The other thing that was super annoying for me, is that the Tx/Rx pins do NOT work as a terminal session to the RPi. So if you want to use something like putty with a USB to TTL cable such as KEDSUM® CP2102 Module STC Download Cable USB 2.0 to TTL 6PIN Serial Converter For STC - well, it won't work! The Tx/Rx pins will be used exclusively for the RPi to talk to the Arduberry.
Finally - you'll absolutely need to view the instructions at dexterindustries (dot com) - as there are none shipped with the unit. The instructions are fairly straightforward. Mainly you'll need to use git to clone the Arudoberry library. Ya - that means you'll need an internet connection to get this to work.
Note that the online instructions have a MISTAKE! As you know, Raspbian is case-sensitive. The directory created when using git clone is ArduBerry, not Arduberry. (both the A and B should be in caps). So in step 3, be sure to use this command with the correct case:
The install can take a long time with quite a lot of stuff to download. A reboot is then needed.
But it works. Minus a star for putting the 328 chip on the wrong side. Minus another for leaving out components. Probably deserves another minus for everything else... but it does work. Amazon's 3 stars is "it's okay". That's about it.
edit: I forgot to add that there's not even an on-board LED to test with the blink program! Check their web site for info: basically a 330 ohm resister and LED from Pin 13 to GND. Ok, petty, but I would have expected the basic onboard LED like on a regular Uno... not to mention the also-missing 6 pin ISP header.
They were great in trying to get this to work but in the end, the board just didnt perform as described. I really hoped that it would have though. Great idea and I liked it.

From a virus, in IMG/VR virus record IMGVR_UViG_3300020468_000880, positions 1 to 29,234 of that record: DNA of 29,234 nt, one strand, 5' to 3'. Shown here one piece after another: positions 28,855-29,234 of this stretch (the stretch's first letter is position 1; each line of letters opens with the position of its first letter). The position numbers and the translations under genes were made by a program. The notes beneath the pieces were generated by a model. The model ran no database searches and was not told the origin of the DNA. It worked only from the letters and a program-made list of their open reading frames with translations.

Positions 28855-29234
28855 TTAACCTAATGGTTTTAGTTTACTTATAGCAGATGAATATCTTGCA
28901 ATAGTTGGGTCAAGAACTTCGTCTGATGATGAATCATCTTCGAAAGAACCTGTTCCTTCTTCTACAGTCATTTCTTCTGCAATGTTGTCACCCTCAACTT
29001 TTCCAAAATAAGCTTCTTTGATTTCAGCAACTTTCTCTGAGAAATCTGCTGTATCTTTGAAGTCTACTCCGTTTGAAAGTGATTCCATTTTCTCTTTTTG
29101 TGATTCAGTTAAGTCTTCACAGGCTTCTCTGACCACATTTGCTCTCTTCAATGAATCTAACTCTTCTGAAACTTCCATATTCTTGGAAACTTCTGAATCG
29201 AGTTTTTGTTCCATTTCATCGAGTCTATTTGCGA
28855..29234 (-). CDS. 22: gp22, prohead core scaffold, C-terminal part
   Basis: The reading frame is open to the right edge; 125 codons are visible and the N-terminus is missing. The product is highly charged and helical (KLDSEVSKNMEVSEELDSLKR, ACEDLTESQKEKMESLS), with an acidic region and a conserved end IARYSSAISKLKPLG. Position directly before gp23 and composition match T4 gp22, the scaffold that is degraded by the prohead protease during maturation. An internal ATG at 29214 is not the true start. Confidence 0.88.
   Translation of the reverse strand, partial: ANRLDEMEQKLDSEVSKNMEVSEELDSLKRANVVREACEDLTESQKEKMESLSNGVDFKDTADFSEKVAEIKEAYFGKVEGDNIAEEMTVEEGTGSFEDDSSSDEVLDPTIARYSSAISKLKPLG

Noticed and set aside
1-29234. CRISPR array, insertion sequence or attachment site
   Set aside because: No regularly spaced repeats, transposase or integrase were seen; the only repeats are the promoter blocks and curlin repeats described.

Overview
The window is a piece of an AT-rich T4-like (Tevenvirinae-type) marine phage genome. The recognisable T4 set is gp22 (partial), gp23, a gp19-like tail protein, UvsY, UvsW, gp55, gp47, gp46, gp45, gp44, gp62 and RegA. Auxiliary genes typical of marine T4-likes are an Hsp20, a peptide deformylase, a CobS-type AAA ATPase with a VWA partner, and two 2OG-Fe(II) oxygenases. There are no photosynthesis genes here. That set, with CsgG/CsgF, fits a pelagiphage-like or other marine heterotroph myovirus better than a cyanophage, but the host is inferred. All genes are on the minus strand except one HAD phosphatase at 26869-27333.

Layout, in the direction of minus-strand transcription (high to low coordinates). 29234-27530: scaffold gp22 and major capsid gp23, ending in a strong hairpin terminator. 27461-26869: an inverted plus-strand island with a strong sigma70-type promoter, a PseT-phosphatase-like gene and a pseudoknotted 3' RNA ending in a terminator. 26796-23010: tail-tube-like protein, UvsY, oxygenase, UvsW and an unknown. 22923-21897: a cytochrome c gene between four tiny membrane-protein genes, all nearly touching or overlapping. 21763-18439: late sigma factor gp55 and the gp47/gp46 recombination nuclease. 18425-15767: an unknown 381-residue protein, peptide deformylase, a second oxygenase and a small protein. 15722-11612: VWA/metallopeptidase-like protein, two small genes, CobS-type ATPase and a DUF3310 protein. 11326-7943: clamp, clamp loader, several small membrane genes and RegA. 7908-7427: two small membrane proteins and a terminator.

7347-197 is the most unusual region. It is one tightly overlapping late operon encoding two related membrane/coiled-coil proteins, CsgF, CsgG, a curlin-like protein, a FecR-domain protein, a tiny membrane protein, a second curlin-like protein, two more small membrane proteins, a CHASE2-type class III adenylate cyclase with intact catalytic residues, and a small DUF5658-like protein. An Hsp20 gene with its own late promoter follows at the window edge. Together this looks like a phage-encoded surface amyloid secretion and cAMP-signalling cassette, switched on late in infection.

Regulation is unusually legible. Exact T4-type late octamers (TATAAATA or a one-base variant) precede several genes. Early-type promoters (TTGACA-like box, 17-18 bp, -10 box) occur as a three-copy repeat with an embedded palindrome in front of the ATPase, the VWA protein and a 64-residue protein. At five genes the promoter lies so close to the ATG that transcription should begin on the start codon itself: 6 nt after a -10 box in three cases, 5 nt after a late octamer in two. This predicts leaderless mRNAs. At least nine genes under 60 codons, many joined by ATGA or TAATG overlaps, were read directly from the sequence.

I would only wish for an expanded line of Arduberrys that worked with other Arduinos and the new Pi2.
The one desired improvement that may exist, but that I can not find, would be an ability to use newer Arduino IDE versions with this interface.
The Arduberry offers a simplified way to integrate the Arduino to the Raspberry Pi. Add a Grove shield on top and now you have the plug and play sensor ability I was mentioning - but available to two systems: Arduino and Raspberry Pi. The programming is going to be challenging and if electric circuits and resistors and wiring is not your thing - like me - then you can focus on just the software with this.
I also have the GrovePi+ board, several sensor modules and a number of other Dexter products. In the maker world, these offer some of the best of the plug and play simplicity with the full ability to program the most complex projects. Almost every time you make something difficult simpler, you lose part of the power and flexibility of the original. The abstraction layer introduced often means choices are limited. Dexter has worked around that to offer both simplicity and power.
The other piece of the tripod is documentation. There's lots, spread out a bit and not always perfectly accessible, but lots. The Dexter site has a bunch, GIT has some, the forums have more.
I strayed from the strict review of the Arduberry but really, it is what you make of it. It has great quality, is part of a well-designed system and lets you, the inventor, decide what you want to make. Isn't that what this product should do?